But the crisis we face is neither short-term nor individual; it is a long-term project to turn students into passive consumers of teaching services and research as an instrument of profit, overwhelming in its institutional force and systematically disempowering everyone caught inside. To somewhat repurpose Gramsci: “The crisis consists precisely in the fact that the old is dying and the new cannot be born; in this interregnum a great variety of morbid symptoms appear.”

What I remember most clearly are the new modes of being and relating to each other that were made possible during that month

The old is certainly dying, but the activities of the strike go some way in the birthing process. Whatever challenges I subsequently faced as a student, the most potent aspect of the strikes last year was also in its disruptive capacity: a disruption that forcefully held open a space for staff and students alike to understand that we deserve more than ‘business as usual’. Perhaps over and above anything else I value from my time at Cambridge, what I learned during the strikes and their aftermath was a tangible form of hope.

The most widely memorable events were, unsurprisingly, the deliberately attention-grabbing stunts: mass rallies every day; active and visible picket lines; a week-long Old Schools occupation. What I remember most clearly, however, are the new modes of being and relating to each other that were made possible during that month. Daily picket support, bringing hot drinks and snacks for those on strike and standing together on the picket lines, materialised a new staff-student solidarity; didactic, individualised forms of teaching and learning gave way to the collaborative curricula of teach-outs. The physical spaces of picket lines, rallies, and occupation allowed staff and students alike to experiment concretely with a different kind of university. There is no other opportunity that allows us to traverse the strictures of our present institutional logic at such scale – to set loose the question of what a university should be, and to assert that it should be ruled not for profit, but for a public good.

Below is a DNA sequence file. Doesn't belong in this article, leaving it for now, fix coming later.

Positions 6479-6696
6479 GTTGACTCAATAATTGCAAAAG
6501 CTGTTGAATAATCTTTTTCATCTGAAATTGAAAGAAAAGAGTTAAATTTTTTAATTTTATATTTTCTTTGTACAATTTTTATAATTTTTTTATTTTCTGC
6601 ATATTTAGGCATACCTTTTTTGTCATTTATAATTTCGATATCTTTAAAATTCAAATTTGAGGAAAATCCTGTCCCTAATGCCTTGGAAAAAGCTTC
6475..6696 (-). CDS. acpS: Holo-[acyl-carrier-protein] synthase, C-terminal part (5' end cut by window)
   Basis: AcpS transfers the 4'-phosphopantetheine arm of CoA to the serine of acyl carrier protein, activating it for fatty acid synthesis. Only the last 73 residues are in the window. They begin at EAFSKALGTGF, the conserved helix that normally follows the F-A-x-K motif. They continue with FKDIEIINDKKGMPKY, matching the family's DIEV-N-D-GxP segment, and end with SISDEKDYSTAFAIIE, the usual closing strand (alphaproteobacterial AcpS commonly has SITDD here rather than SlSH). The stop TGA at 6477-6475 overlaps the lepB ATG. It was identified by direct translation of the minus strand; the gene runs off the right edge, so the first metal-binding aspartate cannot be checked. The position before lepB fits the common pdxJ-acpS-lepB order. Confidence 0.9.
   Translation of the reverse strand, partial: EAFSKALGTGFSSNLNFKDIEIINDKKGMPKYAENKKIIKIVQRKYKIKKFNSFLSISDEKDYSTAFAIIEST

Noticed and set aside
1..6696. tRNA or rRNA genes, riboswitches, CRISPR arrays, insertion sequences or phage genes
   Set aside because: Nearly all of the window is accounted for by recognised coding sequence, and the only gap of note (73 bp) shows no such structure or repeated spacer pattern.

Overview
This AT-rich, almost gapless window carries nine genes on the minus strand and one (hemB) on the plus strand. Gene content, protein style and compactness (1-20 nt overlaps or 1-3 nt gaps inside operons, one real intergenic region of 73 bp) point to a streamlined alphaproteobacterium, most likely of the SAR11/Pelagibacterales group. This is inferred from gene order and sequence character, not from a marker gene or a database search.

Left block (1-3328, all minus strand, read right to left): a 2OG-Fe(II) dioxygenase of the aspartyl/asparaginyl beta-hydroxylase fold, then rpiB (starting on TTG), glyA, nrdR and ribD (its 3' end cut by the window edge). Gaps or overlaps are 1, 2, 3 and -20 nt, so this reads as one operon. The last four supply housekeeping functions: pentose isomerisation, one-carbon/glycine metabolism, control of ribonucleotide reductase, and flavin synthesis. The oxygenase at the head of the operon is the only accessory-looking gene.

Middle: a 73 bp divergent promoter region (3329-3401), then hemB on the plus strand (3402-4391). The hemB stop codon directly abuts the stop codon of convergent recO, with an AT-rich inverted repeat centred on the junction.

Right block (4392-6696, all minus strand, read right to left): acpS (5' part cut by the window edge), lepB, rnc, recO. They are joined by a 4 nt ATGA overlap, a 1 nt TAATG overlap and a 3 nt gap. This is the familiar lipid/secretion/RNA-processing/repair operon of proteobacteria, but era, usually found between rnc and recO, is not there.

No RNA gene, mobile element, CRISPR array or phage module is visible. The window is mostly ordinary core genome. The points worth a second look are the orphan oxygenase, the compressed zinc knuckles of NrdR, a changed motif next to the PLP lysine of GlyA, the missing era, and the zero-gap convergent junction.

I know from experience that it can be difficult to do; the exceptional space of the strikes will end, bringing us back into the governance of institutional and market logics, to the tyrannical decisiveness of final grades and individual success. But the 2018 strikes have left their mark, and now in 2019 we have the opportunity to build on it. In any case, the continuous crisis of ‘business as usual’ means student life in the absence of any strikes is hard already, particularly for working class and other marginalised students, and will only get harder for more people if we are unable to drastically reimagine it.


Mountain View

Letting go of my desire to be British

This is not to dismiss individual anxieties, but to insist on the possibility and necessity of a higher education system that does not entrench those anxieties so deeply within us in the first place. And when we are systemically disempowered as individual service providers and consumers, we must also recognise the necessity of collective action – staff and students, working together – not only for our shared struggles as insiders to the academy, but for everyone who has by virtue of its structural injustice been excluded from and marginalised by it. We can already tell, from our everyday experiences, that we are in the midst of a crisis. The difficult decision of staff to strike opens the door to collectively imagining something better.